CyrillicRussian = 20880
        CyrillicISO = 28595
    End Enum

    Sub Main()

        Dim sourceFolder = New DirectoryInfo(SOURCE_FOLDER)

        Call PrepareFolders()

        Try
            For Each f In sourceFolder.EnumerateFiles
                Console.WriteLine("Unzipping file: {0}", f.Name)
                Using zip = New ZipFile(f.FullName, Encoding.GetEncoding(CodePage.CyrillicDOS))
                    zip.ExtractAll(UNZIPPED_FOLDER)
                End Using
            Next
        Catch ex As Exception
            Console.WriteLine(ex.Message)
        End Try

    End Sub
P.S. This program is great! Thanks a lot! :)
Coordinator
Aug 4, 2011 at 3:18 PM

Super - I'm glad it worked for you.

To summarize the key point here:  If the ZIP file has been created with a particular encoding, and that encoding is neither IBM437 (the default for zip files) or UTF-8 (the other allows option int he zip spec), then the reading application needs to specify the code page used to encode the filenames in the zip file, at the time of reading.  The code page used to encode zipfiles is often the default code page of the machine, but not always.  Using a code page other than IBM437 and UTF-8 is not allowed by the zip specification, but it happens anyway. 

Aug 5, 2011 at 5:41 AM

So, this is the problem - "specify the code page used to encode the filenames in the zip file, at the time of reading". I surfed internet, and found out that it's impossible to detect file encoding. Following code gives UTF8 (which is not what I expect):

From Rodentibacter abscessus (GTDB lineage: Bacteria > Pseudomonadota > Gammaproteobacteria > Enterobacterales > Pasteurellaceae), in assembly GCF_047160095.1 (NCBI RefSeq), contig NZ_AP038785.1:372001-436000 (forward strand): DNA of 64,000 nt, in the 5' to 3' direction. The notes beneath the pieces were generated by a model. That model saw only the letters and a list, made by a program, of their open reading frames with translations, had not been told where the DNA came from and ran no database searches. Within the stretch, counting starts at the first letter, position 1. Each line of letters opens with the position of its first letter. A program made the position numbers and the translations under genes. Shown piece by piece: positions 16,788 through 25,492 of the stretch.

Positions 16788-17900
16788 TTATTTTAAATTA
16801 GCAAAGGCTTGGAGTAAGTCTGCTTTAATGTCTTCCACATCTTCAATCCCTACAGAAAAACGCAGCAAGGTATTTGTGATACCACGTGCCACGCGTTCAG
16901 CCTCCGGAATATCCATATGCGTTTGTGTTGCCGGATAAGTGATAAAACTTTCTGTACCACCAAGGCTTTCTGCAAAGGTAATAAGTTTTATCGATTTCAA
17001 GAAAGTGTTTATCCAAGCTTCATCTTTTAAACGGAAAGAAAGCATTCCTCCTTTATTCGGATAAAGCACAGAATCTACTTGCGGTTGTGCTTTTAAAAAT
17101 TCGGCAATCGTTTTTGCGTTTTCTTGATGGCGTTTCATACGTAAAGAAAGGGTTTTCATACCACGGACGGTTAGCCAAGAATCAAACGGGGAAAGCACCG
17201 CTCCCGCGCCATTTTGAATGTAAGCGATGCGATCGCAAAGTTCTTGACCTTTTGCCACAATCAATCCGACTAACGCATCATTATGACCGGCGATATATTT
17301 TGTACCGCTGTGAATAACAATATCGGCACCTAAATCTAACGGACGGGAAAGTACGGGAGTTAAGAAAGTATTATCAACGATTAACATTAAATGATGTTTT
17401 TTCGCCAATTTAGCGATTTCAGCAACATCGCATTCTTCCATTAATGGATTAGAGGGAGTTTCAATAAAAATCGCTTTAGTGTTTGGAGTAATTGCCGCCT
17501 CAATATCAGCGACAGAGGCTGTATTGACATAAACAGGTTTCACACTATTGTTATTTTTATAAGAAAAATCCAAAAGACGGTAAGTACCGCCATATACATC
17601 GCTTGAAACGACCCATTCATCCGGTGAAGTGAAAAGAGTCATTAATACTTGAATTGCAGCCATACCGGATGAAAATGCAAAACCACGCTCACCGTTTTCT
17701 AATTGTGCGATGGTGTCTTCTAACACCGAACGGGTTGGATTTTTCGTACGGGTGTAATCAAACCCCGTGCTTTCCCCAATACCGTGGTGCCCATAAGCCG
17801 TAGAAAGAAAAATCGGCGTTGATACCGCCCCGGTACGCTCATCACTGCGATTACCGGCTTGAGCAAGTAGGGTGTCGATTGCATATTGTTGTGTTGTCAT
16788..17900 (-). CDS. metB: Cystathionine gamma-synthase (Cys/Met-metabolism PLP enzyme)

Sub Main()

        Dim f = "C:\ZipFile.zip"

        Using sre = New StreamReader(f, True)
            Console.WriteLine(sre.CurrentEncoding)
        End Using

        Console.WriteLine()

    End Sub
 
To define encoding, I gotta open it as FileStream and read first bytes.... But I doubt that I ever can define Cyrillic DOS encoding. :)
Coordinator
Aug 5, 2011 at 5:07 PM

No....not quite.

>  I surfed internet, and found out that it's impossible to detect file encoding.

Right, but that is a slightly different issue.    It is similar but not exactly the same one you are encountering with the zip file. 

here's what I mean: Your internet search, I guess, told you that, given an encoded text file, it is impossible to detect the encoding used to produce that file.  But a zip file is not an encoded text file.  Instead, a zip file is a binary file (and thus is not "encoded").   But, within the zip file, there are sections that do represent encoded text.  Specifically, the names of the entries (files) in the zip are encoded text values. The default encoding used for the entry names in a zip file is IBM437; there is an option to use UTF-8.  There is a single bit in the zipentry, which if set, says that UTF-8 was used. If not set, then the reader application is to assume that IBM437 was used.  So there is no "detection" (or maybe more precisely, "deduction") of the encoding that occurs upon reading a valid zip file that complies with PKWare's specification.   A valid, spec-compliant zipfile itself tells the reading application (DotNetZip) explicitly and clearly which of the two legal encodings is used. No deduction.